Best Achievement in Music Written for Motion Pictures, Original Score

Nominees: The Adventures of Tintin, The Artist, Hugo, Tinker Tailor Soldier Spy, War Horse

Who Will Win: The Artist

Dark Horse: Hugo or The Adventures of Tintin

Who Should Win: Tinker Tailor Soldier Spy

The “gimme” category for The Artist is clearly Best Original Score, since given the film’s lack of dialogue and sound effects, the music was impossible to ignore. Hugo could take the award in a small sweep of the technical categories, but I wouldn’t count on it. The subtler work of Tinker Tailor Soldier Spy is bound to go unrewarded, although John Williams’ bombastic Tintin themes could receive a voting boost since the movie was snubbed in the Best Animated Feature category.

 

Best Achievement in Music Written for Motion Pictures, Original Song

Nominees: "Man or Muppet" from The Muppets, "Real in Rio" from Rio

Who Will Win:Man or Muppet” from The Muppets

Dark Horse: Real in Rio” from Rio (obviously)

Who Should Win:Man or Muppet” from The Muppets

The joke category this year has only two nominees, only one of them particularly memorable. The odds of Bret McKenzie losing the Best Original Song award for “Man or Muppet” are astronomical, but if he doesn’t, well, it can only go to Rio.


 

Best Sound Mixing

Nominees: The Girl with the Dragon Tattoo, Hugo, Moneyball, Transformers: Dark of the Moon, War Horse

Who Will Win: Hugo

Dark Horse: War Horse

Who Should Win: War Horse

Finally, an award The Artist can’t win. It’s a long-running joke, but if you look at recent years it seems that the Academy usually just votes for whichever movie they like the best in the Sound categories. In that case it’s bound to be Hugo, which is indeed a mighty accomplishment, or maybe War Horse, which was damned impressive from a mixing perspective and certainly ain’t gonna win anything else.

 

Best Achievement in Sound Editing

Nominees: Drive, The Girl with the Dragon Tattoo, Hugo, Transformers: Dark of the Moon, War Horse

Who Will Win: Hugo

Dark Horse: War Horse or Drive

Who Should Win: Drive

Same holds true here, although there’s a chance that the exceptional sound design of Drive could eke out a token award since it was snubbed in every other category.

 

Best Achievement in Visual Effects

Nominees: Harry Potter and the Deathly Hallows Part 2, Hugo, Real Steel, Rise of the Planet of the Apes, Transformers: Dark of the Moon

Who Will Win: Rise of the Planet of the Apes

Dark Horse: Harry Potter and the Deathly Hallows Part 2

Who Should Win: Rise of the Planet of the Apes

Some folks are still bummed that Andy Serkis couldn’t get nominated for Best Supporting Actor in Rise of the Planet of the Apes, which should give the film the leg up it needs to unseat Harry Potter in the Visual Effects category. On the downside, it also might reinforce the notion that motion-captured performances belong in the VFX category rather than the acting realm.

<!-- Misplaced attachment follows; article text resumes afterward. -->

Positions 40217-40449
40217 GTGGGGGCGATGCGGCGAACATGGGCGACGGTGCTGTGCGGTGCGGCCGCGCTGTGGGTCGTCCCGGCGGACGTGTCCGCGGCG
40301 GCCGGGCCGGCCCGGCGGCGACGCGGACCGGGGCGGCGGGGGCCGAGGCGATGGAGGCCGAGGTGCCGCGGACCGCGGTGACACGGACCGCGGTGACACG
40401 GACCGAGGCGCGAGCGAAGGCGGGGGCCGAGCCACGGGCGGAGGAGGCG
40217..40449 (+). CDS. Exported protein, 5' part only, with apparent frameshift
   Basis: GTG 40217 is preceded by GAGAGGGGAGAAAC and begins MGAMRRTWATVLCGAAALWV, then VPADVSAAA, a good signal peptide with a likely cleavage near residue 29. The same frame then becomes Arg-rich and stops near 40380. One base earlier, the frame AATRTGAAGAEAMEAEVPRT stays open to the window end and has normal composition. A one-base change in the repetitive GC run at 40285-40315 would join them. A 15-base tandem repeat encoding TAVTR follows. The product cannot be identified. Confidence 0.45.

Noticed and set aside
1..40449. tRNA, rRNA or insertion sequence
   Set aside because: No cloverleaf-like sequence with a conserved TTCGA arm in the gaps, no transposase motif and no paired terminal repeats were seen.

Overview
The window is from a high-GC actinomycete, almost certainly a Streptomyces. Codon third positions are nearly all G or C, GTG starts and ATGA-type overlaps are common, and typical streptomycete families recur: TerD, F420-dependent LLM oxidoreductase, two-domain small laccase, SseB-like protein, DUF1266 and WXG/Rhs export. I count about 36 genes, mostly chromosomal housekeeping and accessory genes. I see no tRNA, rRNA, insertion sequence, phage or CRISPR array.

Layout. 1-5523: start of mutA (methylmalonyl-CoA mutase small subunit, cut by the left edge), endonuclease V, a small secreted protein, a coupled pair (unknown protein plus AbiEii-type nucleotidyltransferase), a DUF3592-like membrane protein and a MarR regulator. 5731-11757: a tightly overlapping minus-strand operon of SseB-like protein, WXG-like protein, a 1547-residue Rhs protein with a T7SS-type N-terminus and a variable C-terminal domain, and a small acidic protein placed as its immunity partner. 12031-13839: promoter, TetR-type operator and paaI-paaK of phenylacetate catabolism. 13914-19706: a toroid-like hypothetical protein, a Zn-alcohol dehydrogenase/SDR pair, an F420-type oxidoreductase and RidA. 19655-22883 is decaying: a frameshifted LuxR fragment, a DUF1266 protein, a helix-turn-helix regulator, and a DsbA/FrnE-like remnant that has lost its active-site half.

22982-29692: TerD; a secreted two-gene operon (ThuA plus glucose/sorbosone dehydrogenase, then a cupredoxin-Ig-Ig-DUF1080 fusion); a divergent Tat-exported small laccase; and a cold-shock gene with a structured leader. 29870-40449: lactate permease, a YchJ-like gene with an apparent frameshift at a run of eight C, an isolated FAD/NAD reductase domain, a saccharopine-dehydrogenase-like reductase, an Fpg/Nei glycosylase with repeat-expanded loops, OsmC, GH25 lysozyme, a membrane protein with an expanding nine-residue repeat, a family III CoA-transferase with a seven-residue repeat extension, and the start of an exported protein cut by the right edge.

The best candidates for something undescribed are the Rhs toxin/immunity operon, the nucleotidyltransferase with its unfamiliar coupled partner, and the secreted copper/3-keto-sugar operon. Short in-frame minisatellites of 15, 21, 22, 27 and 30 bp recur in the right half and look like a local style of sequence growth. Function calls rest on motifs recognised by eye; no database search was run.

Best Foreign Language Film of the Year

Nominees: Bullhead, Footnote, In Darkness, Monsieur Lazhar, A Separation

Who Will Win: A Separation

I haven’t seen most of the nominees, but the foreign film everyone’s talking about this year is A Separation, and with good cause. It’s a stunning piece of minimalist drama that resonates in any culture. This is a notoriously difficult category to predict, however, with supposedly obvious frontrunners frequently losing out to surprise contenders, so any of the other nominees could turn out to be this year’s Departures, or The Lives of Others, or No Man’s Land.

 

Best Documentary, Features

Nominees: Hell and Back Again, If a Tree Falls: A Story of the Earth Liberation Front, Paradise Lost 3: Purgatory, Pina, Undefeated

Who Will Win: Pina

This is another category in which I haven’t seen most of the nominees, but if you’ve ever talked to somebody who’s seen Pina, you’ve heard them rave about it. But the other nominees are all contenders, since this is another category that’s notoriously hard to predict, and Pina doesn’t have the benefit of heavy subject matter, which the Oscars usually reward in the documentary categories.

 

Best Documentary, Short Subjects

Nominees: The Barber of Birmingham: Footsoldier of the Civil Rights Movement, God is the Bigger Elvis, Incident in New Baghad, Saving Face, The Tsunami and the Cherry Blossom

Who Will Win: Saving Face

This one’s a shot in the dark for me, so I’m going to pick the documentary short with the most disturbing subject matter, Saving Face, which focuses on a terrifying wave of attacks on women in Pakistan… with acid. It even sounds unforgettable.

 

Best Short Film, Animated

Nominees: Dimanche/Sunday, The Fantastic Flying Books of Mr. Morris Lessmore, La Luna, A Morning Stroll, Wild Life,

Who Will Win: La Luna

Dark Horse: The Fantastic Flying Books of Mr. Morris Lessmore

Who Should Win: Wild Life

At last, another category in which I’ve seen all the nominees. It’s an intriguing crop of films this year in the Best Animated Short category, and I suspect the magical but conventional La Luna will grab the most votes, but the gorgeously animated (but dramatically thin) Fantastic Flying Books of Mr. Morris Lessmore could eke out a win based on craftsmaship alone. Alas, the best film in the category, Wild Life, may be too melancholy to earn the Academy's favor. I hold out hope though.

 

Best Short Film, Live Action

Nominees: Pentecost, The Shore, Raju, Time Freak, Tuba Atlantic

Who Will Win: Tuba Atlantic

Dark Horse: The Shore or Raju

Who Should Win: Tuba Atlantic

Two of the nominees, Pentecost and Time Freak, are far too slight to be real contenders. Of the remaining three, I suspect the imagination, emotional heft and humor of Tuba Atlantic will enchant the most Academy voters, although the subtle character work of The Shore and the social significance of Raju could sway them in other directions.

 


 

Those are our Oscar predictions for 2012. What are yours?